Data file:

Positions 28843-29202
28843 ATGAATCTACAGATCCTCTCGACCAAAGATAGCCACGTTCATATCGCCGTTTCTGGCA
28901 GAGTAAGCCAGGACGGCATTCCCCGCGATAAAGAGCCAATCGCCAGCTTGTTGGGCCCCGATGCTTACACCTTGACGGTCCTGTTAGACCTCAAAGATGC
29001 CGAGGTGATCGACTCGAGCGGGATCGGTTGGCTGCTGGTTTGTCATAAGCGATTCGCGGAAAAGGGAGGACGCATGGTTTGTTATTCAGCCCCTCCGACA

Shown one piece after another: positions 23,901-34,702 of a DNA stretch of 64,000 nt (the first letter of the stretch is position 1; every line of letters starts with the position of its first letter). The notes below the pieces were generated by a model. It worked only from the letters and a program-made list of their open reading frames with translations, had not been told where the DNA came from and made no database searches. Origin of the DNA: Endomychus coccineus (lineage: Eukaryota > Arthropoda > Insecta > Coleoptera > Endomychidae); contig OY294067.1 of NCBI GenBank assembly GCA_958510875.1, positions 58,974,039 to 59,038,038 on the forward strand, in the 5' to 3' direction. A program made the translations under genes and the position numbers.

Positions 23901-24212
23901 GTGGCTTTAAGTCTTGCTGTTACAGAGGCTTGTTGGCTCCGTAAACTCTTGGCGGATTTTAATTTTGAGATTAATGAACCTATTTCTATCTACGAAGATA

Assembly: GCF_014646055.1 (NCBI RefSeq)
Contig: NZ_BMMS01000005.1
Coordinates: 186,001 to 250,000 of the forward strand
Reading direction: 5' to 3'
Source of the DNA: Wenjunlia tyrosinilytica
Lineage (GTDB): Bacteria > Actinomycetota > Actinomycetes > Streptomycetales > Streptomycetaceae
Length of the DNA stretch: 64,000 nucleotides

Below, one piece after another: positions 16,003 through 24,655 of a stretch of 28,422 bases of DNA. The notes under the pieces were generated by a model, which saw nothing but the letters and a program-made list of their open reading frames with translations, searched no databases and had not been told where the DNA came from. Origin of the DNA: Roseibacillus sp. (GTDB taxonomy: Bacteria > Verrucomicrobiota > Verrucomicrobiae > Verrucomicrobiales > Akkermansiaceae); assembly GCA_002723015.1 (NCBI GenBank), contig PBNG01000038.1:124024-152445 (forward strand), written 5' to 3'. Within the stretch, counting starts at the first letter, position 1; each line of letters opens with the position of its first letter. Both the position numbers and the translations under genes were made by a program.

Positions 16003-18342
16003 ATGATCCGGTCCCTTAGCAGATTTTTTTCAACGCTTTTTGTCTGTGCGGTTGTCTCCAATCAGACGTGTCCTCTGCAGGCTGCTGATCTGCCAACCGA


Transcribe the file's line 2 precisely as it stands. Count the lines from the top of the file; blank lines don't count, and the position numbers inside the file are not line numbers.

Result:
28843 ATGAATCTACAGATCCTCTCGACCAAAGATAGCCACGTTCATATCGCCGTTTCTGGCA